Essentially, contraception allows to us to be like animals, giving in to our base desires.  However, we are called to practice self-control (Gal. 5:22-23), part of the fruit of the Spirit.  This is part of how we are made in God’s image; we can decide to ignore those desires.  Paul himself wrote to the Corinthians, “I strike a blow to my body and make it my slave so that after I have preached to others, I myself will not be disqualified for the prize,” (1 Cor. 9:27) and even earlier said, “I have the right to do anything,” you say—but not everything is beneficial. “I have the right to do anything”—but I will not be mastered by anything.  You say, “Food for the stomach and the stomach for food, and God will destroy them both.” (1 Cor. 6:12f)

I leave you with some notable figures that predicted (some could even say, prophesied) about what would happen to a society that embraced contraception along with a recent article from Business Insider:

“Artificial methods are like putting a premium on vice.  They make men and women reckless... Nature is relentless and will have full revenge for any such violation of her laws.  Moral results can only be produced by moral restraints… As it is, man has sufficiently degraded woman for his lust, and artificial methods, no matter how well meaning the advocates may be, will still further degrade her.” – Mohandas Gandhi

“The World is trying the experiment of attempting to form a civilized but non-Christian mentality. The experiment will fail; but we must be very patient in awaiting its collapse; meanwhile redeeming the time: so that the Faith may be preserved alive through the dark ages before us; to renew and rebuild civilization, and save the World from suicide.” – T.S. Eliot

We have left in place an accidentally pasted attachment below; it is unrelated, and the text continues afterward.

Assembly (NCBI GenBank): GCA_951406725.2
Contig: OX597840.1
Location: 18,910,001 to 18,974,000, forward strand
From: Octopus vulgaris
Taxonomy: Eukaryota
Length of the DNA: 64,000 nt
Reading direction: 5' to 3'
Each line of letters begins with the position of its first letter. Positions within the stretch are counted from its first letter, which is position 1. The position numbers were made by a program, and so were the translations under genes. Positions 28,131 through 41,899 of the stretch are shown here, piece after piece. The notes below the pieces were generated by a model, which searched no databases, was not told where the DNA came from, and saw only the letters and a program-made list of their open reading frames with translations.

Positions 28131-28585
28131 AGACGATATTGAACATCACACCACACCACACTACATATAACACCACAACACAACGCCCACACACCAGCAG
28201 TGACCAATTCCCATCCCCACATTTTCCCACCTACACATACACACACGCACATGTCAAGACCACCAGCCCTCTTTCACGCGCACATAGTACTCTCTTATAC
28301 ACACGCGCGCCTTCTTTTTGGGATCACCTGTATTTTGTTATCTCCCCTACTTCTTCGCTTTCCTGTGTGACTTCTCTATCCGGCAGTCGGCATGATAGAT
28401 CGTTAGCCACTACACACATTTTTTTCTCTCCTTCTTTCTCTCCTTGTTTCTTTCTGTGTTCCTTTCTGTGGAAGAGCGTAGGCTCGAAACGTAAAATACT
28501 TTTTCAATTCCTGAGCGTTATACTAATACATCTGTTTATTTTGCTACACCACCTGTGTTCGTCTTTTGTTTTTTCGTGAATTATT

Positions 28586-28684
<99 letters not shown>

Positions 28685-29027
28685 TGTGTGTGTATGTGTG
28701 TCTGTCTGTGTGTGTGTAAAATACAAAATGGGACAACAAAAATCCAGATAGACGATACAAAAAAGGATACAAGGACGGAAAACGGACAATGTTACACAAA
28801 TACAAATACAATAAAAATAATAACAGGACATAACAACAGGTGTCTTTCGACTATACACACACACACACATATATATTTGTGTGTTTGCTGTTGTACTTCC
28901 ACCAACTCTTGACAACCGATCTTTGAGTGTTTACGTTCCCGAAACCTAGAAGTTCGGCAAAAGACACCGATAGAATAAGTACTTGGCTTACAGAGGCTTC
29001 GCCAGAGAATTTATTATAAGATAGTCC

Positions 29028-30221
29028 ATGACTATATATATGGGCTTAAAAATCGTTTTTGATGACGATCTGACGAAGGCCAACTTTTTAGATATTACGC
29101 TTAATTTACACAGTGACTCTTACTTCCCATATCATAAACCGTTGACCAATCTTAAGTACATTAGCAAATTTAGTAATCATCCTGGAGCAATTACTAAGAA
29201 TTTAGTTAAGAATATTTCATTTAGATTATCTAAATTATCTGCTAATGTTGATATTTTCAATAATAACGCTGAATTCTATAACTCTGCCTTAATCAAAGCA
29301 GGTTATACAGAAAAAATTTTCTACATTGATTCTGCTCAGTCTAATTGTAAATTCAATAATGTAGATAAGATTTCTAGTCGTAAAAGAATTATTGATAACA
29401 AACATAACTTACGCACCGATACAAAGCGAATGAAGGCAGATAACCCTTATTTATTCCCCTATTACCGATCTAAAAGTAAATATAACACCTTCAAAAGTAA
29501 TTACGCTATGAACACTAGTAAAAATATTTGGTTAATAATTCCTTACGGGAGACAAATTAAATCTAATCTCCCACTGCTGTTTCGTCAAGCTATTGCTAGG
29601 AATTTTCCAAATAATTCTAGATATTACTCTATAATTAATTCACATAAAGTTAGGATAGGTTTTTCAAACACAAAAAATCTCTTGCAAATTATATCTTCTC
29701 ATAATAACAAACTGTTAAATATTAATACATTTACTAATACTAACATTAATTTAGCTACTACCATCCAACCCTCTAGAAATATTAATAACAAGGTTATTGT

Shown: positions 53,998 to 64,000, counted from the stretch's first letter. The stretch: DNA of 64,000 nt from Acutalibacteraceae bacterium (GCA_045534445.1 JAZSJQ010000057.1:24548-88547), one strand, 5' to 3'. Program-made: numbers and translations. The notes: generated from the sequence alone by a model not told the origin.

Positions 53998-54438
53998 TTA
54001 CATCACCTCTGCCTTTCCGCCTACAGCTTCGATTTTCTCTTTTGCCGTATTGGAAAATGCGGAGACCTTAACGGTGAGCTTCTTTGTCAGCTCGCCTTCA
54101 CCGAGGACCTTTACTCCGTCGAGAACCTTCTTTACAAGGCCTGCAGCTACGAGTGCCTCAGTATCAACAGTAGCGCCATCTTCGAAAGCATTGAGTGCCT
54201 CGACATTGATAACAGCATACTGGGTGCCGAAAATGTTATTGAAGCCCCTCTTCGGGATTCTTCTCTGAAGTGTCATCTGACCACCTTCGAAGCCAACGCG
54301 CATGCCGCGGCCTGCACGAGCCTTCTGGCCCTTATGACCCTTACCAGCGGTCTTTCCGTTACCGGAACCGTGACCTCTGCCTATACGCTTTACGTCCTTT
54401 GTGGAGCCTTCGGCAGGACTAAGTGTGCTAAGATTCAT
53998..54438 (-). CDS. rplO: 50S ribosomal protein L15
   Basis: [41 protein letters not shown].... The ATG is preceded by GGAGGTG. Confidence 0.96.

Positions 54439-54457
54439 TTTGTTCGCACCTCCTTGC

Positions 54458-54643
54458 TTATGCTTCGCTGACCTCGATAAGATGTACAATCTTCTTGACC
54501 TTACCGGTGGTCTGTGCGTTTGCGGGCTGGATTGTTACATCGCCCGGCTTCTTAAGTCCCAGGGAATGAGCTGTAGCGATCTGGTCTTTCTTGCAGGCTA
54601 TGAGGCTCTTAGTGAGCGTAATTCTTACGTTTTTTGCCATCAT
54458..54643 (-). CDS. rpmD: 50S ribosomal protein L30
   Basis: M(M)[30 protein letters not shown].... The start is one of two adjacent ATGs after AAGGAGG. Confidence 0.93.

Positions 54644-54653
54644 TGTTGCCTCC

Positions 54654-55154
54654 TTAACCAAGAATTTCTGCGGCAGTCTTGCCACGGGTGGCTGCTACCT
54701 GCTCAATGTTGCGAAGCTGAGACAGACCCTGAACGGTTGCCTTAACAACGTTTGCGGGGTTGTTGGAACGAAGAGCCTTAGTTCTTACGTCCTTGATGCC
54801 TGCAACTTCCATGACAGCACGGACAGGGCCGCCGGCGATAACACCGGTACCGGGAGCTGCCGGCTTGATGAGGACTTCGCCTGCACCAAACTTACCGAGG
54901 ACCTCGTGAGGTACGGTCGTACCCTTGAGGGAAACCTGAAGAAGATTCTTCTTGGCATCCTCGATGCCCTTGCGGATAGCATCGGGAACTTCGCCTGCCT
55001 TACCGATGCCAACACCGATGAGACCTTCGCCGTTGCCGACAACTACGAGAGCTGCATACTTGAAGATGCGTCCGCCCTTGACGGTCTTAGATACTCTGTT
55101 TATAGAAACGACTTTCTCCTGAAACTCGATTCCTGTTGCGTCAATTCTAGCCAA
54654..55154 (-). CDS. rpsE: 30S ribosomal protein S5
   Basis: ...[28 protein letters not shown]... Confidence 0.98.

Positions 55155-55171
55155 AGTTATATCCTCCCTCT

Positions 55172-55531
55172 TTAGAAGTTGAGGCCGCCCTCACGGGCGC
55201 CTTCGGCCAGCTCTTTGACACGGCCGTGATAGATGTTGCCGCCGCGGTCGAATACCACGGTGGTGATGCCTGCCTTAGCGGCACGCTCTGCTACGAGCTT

“Carried to its logical conclusion, the committee's report (to allow marital contraception) carried into effect would sound the death-knell of marriage as a holy institution, by establishing degrading practices which would encourage indiscriminate immorality. The suggestion that the use of legalized contraceptive would be ‘careful and restrained’ is preposterous.” – Washington Post editorial written in response to Anglican Church and Federal Council of Churches, USA, decisions to allow contraception in marriage in 1930.

“Surely it should need no demonstration to show that willful sterility is, from the standpoint of the nation, from the standpoint of the human race, the one sin for which the penalty is national death, race death; a sin for which there is no atonement.” – Pres. Theodore Roosevelt, State of the Union address, December 3, 1906

“The abandonment of the reproductive function is the common feature of all perversions.  We actually describe a sexual activity as perverse if it has given up the aim of reproduction and pursues the attainment of pleasure as an aim independent of it.” – Sigmund Freud

Monday, January 23, 2012

I Love Jesus and Religion

For anyone who may be out of the loop, there has been a video circulating called “Why I Hate Religion, but Love Jesus.”  Many responses to said video have cropped up, with people both praising it and others harshly criticizing it.  If you have yet to view it, check here:

I find that while the author makes some good points, there are many things I think he gets wrong.  First, he starts with the statement “What if I told you Jesus came to abolish religion.”  This I strongly disagree with.  Jesus was a practicing Jew, and his message was largely to the Jewish people who were awaiting the Messiah (Hebrew) or Christ (Greek).  Many times Jesus is seen teaching in synagogues and also celebrating the various Jewish, most notably the Passover before his death.  He even said, “Do not think that I have come to abolish the Law or the Prophets; I have not come to abolish them but to fulfill them,” (Matt. 5:17).

Now about the whole “religion starts wars, fails to feed the poor,” etc., yes, that has happened historically.  But here’s the thing:  we’re all human and we’re all fallen creatures in need of God’s grace.  Are we quick to judge at times?  Yes.  Are we going to look out for ourselves instead of others at times?  Yes.  Are we perfect?  Absolutely not.  Jesus knew all this when he formed his disciples.  Look at them, and really take a close look.  Fishermen, tax collectors, zealots:  all groups who were certainly not at the top of the pyramid.  Look at Peter, James and John, Thomas, Judas; a fine example of “rag tag” if ever there was one.